Since the beginning of the last decade, Bahrain had been ranked very favourably for investment opportunities, particularly in real estate. However, the impact of global economic recession that hit Bahrain late coupled with sectarian civil unrest left prominent blemishes on Bahrain’s until-recently-clean slate. We saw a serious shortage of funds and liquidity, along with security concerns. With particular reference to the real estate market, everyone – from project developers to contractors, workers to investors – came within the grip of misfortune. Many construction projects were halted midway and investors were left without any apparent remedy. We have been approached by a number of aggrieved investors who intend to reclaim investments made in failed or stalled construction projects. In addition, local newspapers are frequently inundated with investors’ complaints and letters to the editor in this respect.
The question that then arises is what legal actions can such investors take against a property developer who has breached his obligations? Well, the remedy lies in the contract that governs the relationship between the investor and the property developer. A civil claim may be filed against the developer for breach of contract, specific performance (that is, to complete the project), recovery of paid instalments and/or damages resulting from the delay in completion. The second question, and perhaps a challenging one, is what if the property developer has no finances available for completing the project or satisfying the investors’ claims. A recovery suit may be filed at the courts in Bahrain, but on a practical note, how would the judgment be enforced if the project developer has insufficient assets and funding? In such a state of helplessness, investors often expect government intervention. But unfortunately, the existing laws do not provide for any mechanism that may come to the rescue of these investors. Times like these demand that perhaps more creative laws be put in place to protect investors’ interest and restore their confidence. A number of options may be made available to allow the government to intervene in the most flexible manner, keeping in mind its own commercial interest and taking account of the circumstances.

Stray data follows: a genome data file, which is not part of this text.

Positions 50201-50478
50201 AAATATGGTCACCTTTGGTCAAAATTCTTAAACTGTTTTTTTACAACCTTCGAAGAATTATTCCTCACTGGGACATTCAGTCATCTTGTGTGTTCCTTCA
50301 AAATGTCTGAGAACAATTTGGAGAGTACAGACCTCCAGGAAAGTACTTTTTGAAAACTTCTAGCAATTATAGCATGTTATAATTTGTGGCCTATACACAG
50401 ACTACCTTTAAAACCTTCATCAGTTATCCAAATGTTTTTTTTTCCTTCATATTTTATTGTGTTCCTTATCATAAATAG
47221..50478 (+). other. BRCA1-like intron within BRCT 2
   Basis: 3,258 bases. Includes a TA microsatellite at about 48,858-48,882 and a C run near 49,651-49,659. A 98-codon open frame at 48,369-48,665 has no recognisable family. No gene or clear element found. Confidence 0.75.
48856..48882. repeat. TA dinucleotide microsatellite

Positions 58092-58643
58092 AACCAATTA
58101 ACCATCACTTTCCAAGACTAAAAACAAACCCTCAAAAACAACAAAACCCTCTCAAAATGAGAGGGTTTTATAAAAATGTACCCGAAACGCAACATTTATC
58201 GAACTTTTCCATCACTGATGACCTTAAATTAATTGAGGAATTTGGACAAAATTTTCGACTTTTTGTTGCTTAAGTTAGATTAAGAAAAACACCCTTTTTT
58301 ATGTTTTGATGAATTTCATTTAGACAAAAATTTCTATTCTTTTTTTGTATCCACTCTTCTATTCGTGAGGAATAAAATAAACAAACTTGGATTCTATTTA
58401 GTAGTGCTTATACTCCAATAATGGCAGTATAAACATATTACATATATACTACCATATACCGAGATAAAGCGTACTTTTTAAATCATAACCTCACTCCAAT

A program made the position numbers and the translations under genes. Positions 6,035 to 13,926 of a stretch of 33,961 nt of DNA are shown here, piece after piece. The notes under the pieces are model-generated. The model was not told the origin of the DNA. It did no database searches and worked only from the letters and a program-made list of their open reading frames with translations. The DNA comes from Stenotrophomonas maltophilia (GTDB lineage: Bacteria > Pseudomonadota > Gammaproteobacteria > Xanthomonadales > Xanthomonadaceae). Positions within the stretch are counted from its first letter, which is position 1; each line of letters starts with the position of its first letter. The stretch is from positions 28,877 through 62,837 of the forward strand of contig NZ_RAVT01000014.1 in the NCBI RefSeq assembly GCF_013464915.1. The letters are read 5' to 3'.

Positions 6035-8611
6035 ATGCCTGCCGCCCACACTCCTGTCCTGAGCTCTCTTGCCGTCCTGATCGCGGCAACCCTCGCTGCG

Most developers blame the global financial crisis and an inability to secure financing for delays in project completion. These issues, they say, are further compounded by frustrated investors refusing to pay their instalments. Therefore, as a starting point, extensive due diligence should be conducted before approval is granted for construction projects in Bahrain. This should include financial due diligence of the developer and other concerned parties. Approval requirements should necessitate availability of financial resources from inception and for the entire construction cost. An appropriate control mechanism may be implemented whereby a government authority supervises and ensures that all instalments made by the investors are directly applied for the construction of that specific project.
Secondly, the legal costs associated with bringing a case against project developers for breaches of their commitments are unaffordable for some of the investors to bear individually. Hence, there could be a legal requirement that the project developer, its shareholder or parent or associated company, issues a guarantee in favour of the government for injection of capital for completion of the project. In the event of non-completion, the government would be entitled to take legal action against such a guarantor on behalf of investors.
The legislative authorities may also consider promulgating a law to provide the government with an option of voluntary expropriation of incomplete construction projects. This may present a mechanism whereby the government would complete the project and outstanding obligations of the project developer, and commercially benefit from the sale of its units to investors. Of course, this would be subject to a detailed due diligence to assess whether the government would benefit commercially from such expropriation.
We invite the legislative authorities to consider these options, among others, and take a lead in enacting laws for the protection of investors’ interests.
You have reached the limit of premium articles you can view for free.
Choose from the options below to purchase print or digital editions of our Reports. You can also purchase a website subscription giving you unlimited access to all of our Reports online for 12 months.
If you have already purchased this Report or have a website subscription, please login to continue.